Harvesting of highly valuable non-timber forest products (NTFPs) has been considered a win-win strategy where local people profit while conserving forest biodiversity and ecosystem services. Nevertheless the sustainability of NTFP harvesting has been debated as the nature of NTFPs, harvesting regimes, and scale of commercialization are highly heterogeneous and few studies have evaluated the cumulative ecological and economic effects of such regimes. Here, we assessed the medium-term (10 years) sustainability of NTFP harvesting, using Chameadorea palm leaves, a major NTFP from Mesoamerica that is highly valued in the international floral industry, as a case study. We used an experimental ecological study and an economic assessment to analyse the sustainability of leaf harvesting in C. ernesti-augustii. A four-year leaf removal experiment was conducted to assess effects of increasing levels of defoliation (0%, 25%, 50%, 75%, 100% leaf removal, biannually) on palm survivorship, leaf production and leaf quality. Results of this experiment were combined with estimations of harvest economic value to make projections of the availability of leaves and profit per unit area. Finally, we determined harvesting regimes that maximize profit while maintaining medium-term viability of exploited populations. Palms tolerated up to 50% chronic defoliation, but higher defoliation levels reduced survivorship, leaf production, and leaf quality. In the long-term, this 50% defoliation level maximized harvest volume and profit without significantly affecting palm survival and leaf quality. Our results show that harvesters face the dilemma of either maximizing short-term income leading to rapid exhaustion of stocks, or maintaining exploited populations but maximizing income in the long-term. Synthesis and applications. Our study shows that intermediate harvesting levels (≤ 50% leaf removal) are needed to achieve long-term sustainability of Chameadorea palm leaves. Results of this study have an immediate application for the amendment of the official Mexican law, which enables higher harvesting intensities of Chamaedorea leaves, and for the design of sustainable management strategies. Applications of such strategies should consider community-based management, fair markets, regulating norms, as well as a thorough communication among stakeholders.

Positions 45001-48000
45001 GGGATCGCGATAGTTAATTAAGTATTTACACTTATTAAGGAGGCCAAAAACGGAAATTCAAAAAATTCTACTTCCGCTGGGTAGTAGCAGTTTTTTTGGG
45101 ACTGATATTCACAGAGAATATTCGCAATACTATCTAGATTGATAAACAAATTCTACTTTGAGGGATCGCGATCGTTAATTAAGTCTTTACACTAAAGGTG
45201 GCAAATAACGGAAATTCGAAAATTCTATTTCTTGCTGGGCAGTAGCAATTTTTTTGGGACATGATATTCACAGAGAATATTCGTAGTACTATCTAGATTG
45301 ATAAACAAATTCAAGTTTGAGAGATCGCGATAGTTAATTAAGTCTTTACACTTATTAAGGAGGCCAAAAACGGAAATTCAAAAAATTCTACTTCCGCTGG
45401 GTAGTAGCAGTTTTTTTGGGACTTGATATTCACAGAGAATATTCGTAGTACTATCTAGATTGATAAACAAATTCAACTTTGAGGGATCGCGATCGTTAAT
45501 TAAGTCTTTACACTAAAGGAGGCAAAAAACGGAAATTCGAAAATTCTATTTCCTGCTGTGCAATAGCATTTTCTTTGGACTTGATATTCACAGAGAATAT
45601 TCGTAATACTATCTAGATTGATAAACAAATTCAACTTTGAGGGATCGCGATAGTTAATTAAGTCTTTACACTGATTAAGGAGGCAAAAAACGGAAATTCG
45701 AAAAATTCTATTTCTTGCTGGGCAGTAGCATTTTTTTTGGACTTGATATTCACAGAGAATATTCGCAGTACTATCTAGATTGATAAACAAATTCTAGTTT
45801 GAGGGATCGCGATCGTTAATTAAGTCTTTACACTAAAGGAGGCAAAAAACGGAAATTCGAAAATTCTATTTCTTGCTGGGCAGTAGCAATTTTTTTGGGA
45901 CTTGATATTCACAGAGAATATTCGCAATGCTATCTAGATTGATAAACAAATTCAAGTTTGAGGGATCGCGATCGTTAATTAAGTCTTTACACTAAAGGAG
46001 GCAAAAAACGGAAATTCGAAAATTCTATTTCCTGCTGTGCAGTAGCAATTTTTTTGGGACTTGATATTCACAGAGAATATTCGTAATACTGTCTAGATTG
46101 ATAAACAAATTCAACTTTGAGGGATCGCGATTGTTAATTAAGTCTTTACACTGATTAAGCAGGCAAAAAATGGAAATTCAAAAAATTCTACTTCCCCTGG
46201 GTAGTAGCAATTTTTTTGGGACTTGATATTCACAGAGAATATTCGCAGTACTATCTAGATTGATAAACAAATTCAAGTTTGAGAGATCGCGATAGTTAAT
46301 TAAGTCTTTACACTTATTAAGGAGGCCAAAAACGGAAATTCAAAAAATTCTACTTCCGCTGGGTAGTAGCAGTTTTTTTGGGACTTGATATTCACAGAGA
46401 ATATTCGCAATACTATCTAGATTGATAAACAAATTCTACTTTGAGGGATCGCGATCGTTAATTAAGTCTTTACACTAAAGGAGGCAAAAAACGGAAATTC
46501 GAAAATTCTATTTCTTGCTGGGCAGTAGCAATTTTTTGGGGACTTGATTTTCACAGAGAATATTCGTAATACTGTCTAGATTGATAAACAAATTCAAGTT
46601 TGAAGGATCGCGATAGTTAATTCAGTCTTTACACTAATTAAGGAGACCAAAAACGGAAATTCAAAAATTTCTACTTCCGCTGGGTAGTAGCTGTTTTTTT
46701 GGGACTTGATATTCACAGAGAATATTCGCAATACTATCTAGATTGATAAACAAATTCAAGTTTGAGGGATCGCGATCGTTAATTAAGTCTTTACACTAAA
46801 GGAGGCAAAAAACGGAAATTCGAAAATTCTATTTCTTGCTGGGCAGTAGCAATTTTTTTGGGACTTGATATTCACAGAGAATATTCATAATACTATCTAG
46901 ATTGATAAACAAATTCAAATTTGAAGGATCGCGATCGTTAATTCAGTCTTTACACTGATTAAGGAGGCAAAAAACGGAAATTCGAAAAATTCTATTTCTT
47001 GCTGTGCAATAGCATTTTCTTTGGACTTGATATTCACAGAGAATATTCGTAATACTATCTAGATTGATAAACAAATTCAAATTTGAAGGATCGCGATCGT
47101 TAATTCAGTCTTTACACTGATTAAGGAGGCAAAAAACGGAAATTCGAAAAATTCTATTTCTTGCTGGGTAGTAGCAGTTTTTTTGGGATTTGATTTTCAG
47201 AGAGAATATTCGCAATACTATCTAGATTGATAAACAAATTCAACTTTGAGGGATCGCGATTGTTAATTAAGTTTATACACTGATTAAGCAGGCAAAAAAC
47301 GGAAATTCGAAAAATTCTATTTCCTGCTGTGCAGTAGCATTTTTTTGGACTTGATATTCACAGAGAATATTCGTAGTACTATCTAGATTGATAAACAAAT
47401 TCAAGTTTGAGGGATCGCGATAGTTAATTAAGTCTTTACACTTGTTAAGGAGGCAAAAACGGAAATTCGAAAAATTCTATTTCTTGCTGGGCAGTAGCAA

|Date made available||2014|
|Geographical coverage||Southeast Mexico|